Friday, 07 June 2013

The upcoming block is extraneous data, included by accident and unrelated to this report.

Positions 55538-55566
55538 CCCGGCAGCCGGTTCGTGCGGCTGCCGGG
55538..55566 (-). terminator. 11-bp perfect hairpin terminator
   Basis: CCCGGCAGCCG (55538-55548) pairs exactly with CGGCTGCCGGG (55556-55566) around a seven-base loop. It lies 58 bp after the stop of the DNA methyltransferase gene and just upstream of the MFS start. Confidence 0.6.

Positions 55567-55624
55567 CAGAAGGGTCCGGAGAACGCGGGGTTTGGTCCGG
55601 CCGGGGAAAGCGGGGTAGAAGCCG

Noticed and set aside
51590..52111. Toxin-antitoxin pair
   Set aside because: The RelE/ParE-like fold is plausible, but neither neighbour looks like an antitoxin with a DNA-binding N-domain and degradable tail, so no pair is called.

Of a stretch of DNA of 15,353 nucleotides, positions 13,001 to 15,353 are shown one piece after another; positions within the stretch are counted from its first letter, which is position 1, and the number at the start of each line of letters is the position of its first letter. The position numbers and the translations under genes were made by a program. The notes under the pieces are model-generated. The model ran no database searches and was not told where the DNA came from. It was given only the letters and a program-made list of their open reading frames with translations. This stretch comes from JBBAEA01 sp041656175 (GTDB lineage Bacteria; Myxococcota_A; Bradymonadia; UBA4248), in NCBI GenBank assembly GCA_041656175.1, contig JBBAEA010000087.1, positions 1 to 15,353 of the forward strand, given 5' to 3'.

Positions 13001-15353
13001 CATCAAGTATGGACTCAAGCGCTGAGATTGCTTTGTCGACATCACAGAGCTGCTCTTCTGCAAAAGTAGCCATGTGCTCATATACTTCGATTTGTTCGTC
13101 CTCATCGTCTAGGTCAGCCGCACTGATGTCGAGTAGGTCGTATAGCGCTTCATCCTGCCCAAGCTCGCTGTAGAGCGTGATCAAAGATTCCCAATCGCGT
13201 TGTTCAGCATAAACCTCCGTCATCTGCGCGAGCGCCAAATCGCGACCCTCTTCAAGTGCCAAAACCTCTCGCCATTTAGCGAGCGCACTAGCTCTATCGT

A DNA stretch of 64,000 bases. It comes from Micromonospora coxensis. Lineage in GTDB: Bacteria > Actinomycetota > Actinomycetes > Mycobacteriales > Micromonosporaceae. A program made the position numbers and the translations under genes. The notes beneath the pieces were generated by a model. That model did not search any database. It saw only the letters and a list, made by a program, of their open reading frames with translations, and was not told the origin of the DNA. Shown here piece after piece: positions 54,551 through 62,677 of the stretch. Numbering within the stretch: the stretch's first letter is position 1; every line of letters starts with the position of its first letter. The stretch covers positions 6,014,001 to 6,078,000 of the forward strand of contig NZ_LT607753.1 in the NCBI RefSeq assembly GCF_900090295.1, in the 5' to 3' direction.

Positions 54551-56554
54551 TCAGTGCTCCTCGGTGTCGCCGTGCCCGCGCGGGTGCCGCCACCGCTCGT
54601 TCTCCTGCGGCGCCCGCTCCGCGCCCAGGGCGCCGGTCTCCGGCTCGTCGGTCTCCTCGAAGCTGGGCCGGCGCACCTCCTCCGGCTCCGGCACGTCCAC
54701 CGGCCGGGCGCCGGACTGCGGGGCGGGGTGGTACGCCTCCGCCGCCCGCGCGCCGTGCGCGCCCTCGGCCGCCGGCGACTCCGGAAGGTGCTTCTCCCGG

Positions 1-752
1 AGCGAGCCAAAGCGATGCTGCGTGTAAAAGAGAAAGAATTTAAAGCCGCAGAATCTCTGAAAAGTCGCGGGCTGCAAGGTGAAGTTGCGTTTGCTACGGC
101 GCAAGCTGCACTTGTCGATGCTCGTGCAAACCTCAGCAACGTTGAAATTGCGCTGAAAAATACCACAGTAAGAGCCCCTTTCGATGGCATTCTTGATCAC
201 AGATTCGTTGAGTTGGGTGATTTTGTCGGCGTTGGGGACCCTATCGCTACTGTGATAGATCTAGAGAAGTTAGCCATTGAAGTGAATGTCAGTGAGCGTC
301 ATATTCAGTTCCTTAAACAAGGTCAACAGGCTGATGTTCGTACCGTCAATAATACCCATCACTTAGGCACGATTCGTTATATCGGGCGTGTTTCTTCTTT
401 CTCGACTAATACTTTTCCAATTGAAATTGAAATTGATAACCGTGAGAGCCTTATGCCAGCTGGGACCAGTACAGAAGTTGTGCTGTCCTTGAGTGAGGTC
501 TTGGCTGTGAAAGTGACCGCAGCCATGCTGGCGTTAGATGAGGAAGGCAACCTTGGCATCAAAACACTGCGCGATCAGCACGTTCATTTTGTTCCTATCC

Awful Greek words that apply to "The Rains of Castamere" When we left off, Catelyn was in the act of recognizing the terribleness of her moment. At 37:38 in the podcast, Steven and I argued about when the band began to play the song “The Rains of Castamere,” which is associated with House Lannister, and though this may seem like an insignificant detail, I don’t think it is. So I don’t want anyone to think that I’m arguing just to argue here, because this is one of the most important moments in traditional tragedy. In the Poetics, Aristotle claims that simple plots merely contain a catastrophe — something terrible happens for which general pity is felt — but complex plots combine that tragedy with anagnorisis, or a moment of recognition. This moment of recognition is not had by the audience, but by a character within the play; that is, it’s had by a character with whom the audience sympathizes, and through whose perspective the consequences of this catastrophe can be understood. In other words, for Aristotle, the superior play is one in which the audience’s sympathies are focalized through a perspective in a way that personalizes the catastrophe. It’s not just generally sad that these Trojans have to die, it’s particularly sad that we’re forced to watch one of them we care about realize he’s about to die. That’s the heart of traditional tragedy: it’s not the catastrophe itself (because the audience isn’t in actual jeopardy), but the sympathetic identification with the character who realizes he’s about to be killed (because that’s something the audience can actually feel) that makes a tragedy effective. In other word: this moment is important because it’s the engine of tragedy. The audience may only realize what’s happening when “The Rains of Castamere” begins to play, but because tragedy’s supposed to lead to reflection, it’s important to determine exactly when Catelyn does. So here we go. Robb and Talisa are having a long and playful conversation that ends in her informing him that she’s carrying a child named “Eddard Stark.” I’ve animated the 33-second-long conversation so you can see that it consists of 15 reversals and one pan down: There are a number of things to note about this sequence, including that these are shallow focus two-shots, meaning that the only two characters in focus are Robb and Talisa and that they share the frame in each of the fifteen reversals. Sharing the frame in a two-shot cements in the audience’s mind the connection between particular characters. This works when they’re strangers — but even more so when they’re already a married pregnant couple and bellies are being touched. The number of reversals means the length of each shot is a little over two seconds, which is on par with Mission Impossible: Ghost Protocol (sandstorm chase), G.I. Joe: Retaliation (opening sequence), and Casino Royale (first 12 minutes not including precredits), i.e. action sequences in films with already very short shot lengths. If there’s a reason their exchange feels oddly rushed, it’s because it’s being filmed...

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